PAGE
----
What in the– close that blind back up right now! Well, I don’t care what time it is, I’ve slain the Gorgon Medusa so I can sleep as late as I want! You’re lucky I haven’t had anyone to talk to in the last week or I’d kick you out right this minute. Fine, you want your story that bad? Here you go then.
Having slain the Gorgon Medusa, I rode the winged Pegasus in search of my homeland and my mother. I had been gone so long that I couldn’t remember exactly how to get back and found myself roaming for weeks. I periodically came upon humans, but when I tried to approach they spoke a strange and confusing language. I was able to trade the winged slippers of Hermes for a large sum of gold, and with that purchased food and water to sustain me on my journey.
It had been a week since my last interaction with humans. Just as all began to feel helpless, I saw one day in the distance a speck of white next to a large body of water. As I got closer, I began to see more clearly the image of a beautiful woman. She lay almost entirely still, sprawled on her back across a rock in a plain white dress. I directed Pegasus to land a short distance away and dismounted quickly.
“Are you in distress?” I called out to her. As I walked up, it became clear to me that her arms and legs were bound to the rock, preventing her from moving or escaping.
Perseus and Andromeda on the rocks by Justin Sweet
“Yes,” she replied, “but you cannot help me. You must try to escape while you can!”
“Please, wait,” I pled. “Who are you? How did you get here?”
“My name is Andromeda, and I’ve been pinned here for weeks. Many have tried to save me and many have failed – you will be no different. Now run, before it returns!”
I was taken aback by this response, unsure what ‘it’ could be. Before I could respond, I felt a slight tremble in the earth beneath me. Suddenly, the water next to the rock began to foam and rush, as if some unstoppable force was pushing its way upward.
“You must go!” Andromeda yelled. “You can’t save me, but you must save yourself!”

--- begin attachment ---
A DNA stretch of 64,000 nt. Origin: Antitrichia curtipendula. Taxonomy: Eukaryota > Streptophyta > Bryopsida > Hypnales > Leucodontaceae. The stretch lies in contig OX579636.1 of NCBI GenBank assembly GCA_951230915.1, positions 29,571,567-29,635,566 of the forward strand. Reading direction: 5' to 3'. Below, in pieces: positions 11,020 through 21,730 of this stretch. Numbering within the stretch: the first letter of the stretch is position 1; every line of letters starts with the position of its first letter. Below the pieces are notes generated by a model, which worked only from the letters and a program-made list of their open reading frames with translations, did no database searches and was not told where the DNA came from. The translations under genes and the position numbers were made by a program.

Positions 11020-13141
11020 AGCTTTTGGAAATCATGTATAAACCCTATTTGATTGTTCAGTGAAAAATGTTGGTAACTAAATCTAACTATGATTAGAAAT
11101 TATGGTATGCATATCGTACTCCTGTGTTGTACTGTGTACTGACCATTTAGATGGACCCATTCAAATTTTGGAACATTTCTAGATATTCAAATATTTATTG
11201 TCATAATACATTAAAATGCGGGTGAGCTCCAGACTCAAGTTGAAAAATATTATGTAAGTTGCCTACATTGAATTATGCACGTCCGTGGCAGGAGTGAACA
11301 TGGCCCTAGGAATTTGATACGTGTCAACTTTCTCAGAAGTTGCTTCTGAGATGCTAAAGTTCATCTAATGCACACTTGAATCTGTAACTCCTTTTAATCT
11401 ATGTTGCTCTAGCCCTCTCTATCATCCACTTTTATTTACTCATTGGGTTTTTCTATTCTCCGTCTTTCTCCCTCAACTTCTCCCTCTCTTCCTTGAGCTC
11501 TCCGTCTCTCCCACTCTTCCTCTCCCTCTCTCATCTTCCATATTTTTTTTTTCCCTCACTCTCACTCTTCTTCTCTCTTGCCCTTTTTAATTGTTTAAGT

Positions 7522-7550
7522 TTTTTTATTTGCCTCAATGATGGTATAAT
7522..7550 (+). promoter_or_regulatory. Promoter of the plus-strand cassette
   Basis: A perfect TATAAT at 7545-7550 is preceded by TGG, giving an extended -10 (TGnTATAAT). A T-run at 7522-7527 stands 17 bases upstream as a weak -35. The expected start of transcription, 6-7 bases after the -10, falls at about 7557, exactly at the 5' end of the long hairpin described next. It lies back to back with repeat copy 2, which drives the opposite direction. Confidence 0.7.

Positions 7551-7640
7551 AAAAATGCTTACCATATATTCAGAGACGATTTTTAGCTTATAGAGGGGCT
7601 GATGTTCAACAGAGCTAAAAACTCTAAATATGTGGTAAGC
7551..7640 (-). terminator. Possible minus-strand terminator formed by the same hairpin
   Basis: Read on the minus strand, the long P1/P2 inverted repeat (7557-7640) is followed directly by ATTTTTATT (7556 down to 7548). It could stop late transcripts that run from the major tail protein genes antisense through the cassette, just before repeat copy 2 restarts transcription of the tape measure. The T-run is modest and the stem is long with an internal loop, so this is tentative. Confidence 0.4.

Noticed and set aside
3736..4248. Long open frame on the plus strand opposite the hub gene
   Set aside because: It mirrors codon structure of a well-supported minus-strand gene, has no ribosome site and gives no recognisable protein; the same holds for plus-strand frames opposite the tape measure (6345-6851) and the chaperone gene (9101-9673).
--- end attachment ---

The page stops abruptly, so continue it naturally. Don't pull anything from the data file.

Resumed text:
I turned and ran, pulling Pegasus behind a boulder with me. We looked around the corner, shaking in anticipation and in terror as the anger of whatever beast this was caused the very earth to shake. Suddenly, from the ocean burst the head of some sort of snake-like monster. Its head was the size of Pegasus, and its neck reached over fifty feet out of the water. Before I had time to truly understand what I faced, I was shocked to see another, similar beast, appear next to the first. Quicker than I could blink, another three appeared, until there were five of the beasts, leering at Andromeda.
Now if you’ve learned anything of me thus far, I hope it’s that I’m not one to back down from a challenge. Rather than run, I hopped onto the back of Pegasus and made to defeat these beasts. Ignoring the screams of Andromeda, Pegasus and I charged forward, armed with the sickle of Cronus. The furthest away of the creatures saw us, but I was sure it was too far to reach us before we slew the first of them. To my surprise, as we neared, the other four beasts turned their heads, as if directed by a single mind. Pegasus reared away, and we were able to narrowly escape those reaching fangs. We pulled back to the land, hoping to take stock of the situation.
As I watched the serpents sway and lurch in the ocean, I realized that Andromeda was yelling something at me. I returned my attention to her, but struggled to make out her voice over the hissing of the beasts.
“They’re one? They’re one what?” I called back to her, confused.
“They’re all one! They’re all ONE!!!” she screamed, just as all five heads suddenly lurched towards me.